Google recently revealed that it plans to test its AR (augmented reality) prototypes in public starting in August. The news comes two months after the company initially revealed the device in a teaser at the Google I/O 2022. Additionally, previous reports state that Google plans to ship the “Project Iris” AR headset in 2024.
AR prototypes testing in the real-world
A Google support page states that the company will test a “small number” of AR prototypes in select areas of the US. In addition, there will be “strict limitations on where testers can operate, and the kinds of activities they can engage in.” Also, testers will have to undergo “device, protocol, privacy, and safety training.”
Furthermore, Google warned that the AR prototypes would look similar to regular glasses. However, they will have an in-lens display, microphone, and camera. In addition, an LED indicator on the prototype will enable people nearby to recognize if an image data is being saved for “analysis and debugging.” Thus, they can request the tester to delete them.
Moreover, Google intends to explore speech transcription and translation, visual sensing scenarios like translation text, or helping with navigation. Additionally, the company claims that the AR prototypes do not support photography or videography. So, any image data captured during testing will be automatically deleted unless it’s used for further analysis or debugging. “They will first scrub the image data for sensitive content, including faces and license plates,” says Google. Then, they will store it on a secure server. And only a few Googlers will have access to this server for analysis and debugging. Then, after 30 days, they will delete the image data.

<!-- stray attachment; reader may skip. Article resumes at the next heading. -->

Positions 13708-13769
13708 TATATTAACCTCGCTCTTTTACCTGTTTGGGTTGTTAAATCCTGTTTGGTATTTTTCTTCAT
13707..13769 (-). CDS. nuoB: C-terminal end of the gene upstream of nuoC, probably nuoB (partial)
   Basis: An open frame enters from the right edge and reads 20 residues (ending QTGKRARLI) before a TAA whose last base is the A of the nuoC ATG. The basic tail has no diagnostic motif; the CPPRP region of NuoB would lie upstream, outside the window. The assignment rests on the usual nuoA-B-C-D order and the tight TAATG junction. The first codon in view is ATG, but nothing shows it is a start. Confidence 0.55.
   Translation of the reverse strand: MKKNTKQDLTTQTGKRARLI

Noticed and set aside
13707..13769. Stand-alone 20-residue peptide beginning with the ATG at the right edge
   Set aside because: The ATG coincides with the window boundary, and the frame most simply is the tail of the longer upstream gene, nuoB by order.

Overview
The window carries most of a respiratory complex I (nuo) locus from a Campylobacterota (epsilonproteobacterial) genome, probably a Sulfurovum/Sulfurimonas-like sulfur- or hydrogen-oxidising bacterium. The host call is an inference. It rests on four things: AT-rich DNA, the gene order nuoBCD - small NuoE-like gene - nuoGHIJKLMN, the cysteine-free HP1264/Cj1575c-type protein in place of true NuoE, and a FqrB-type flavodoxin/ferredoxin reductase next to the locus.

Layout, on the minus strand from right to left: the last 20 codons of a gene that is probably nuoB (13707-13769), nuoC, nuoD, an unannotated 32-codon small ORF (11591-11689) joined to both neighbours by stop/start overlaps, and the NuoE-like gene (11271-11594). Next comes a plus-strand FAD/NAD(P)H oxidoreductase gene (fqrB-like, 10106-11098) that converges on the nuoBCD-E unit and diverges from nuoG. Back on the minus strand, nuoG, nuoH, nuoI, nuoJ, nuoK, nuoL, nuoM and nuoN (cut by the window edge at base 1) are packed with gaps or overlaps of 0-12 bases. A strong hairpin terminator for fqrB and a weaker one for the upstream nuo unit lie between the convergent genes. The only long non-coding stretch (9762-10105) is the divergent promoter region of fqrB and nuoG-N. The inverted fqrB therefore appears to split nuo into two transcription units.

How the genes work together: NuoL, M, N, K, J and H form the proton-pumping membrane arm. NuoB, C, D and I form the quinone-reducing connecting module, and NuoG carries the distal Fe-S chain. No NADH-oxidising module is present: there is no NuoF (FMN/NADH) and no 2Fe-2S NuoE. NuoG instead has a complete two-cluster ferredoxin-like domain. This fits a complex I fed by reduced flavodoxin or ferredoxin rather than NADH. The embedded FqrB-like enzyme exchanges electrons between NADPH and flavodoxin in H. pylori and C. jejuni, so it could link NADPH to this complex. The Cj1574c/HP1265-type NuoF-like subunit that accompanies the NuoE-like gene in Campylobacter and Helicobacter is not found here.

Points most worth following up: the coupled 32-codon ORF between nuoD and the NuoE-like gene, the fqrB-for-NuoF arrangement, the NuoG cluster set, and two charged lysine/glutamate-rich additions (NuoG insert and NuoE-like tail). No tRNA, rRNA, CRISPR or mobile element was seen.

The company lists the transcription, navigation, and translation features in testing. And at Google I/O, it previewed glasses showing language translated right before a wearer’s eyes. So, maybe Google intended to avoid repeating the Glass headset failure by announcing these tests beforehand and describing what they will involve.
Google’s Juston Payne stated in a blog post that real-world testing of the AR prototypes would help them “better understand” how these devices can help people daily. He added, “And as we develop experiences like AR navigation, it will help us take factors such as weather and busy intersections into account — which can be difficult, sometimes impossible, to recreate indoors fully.”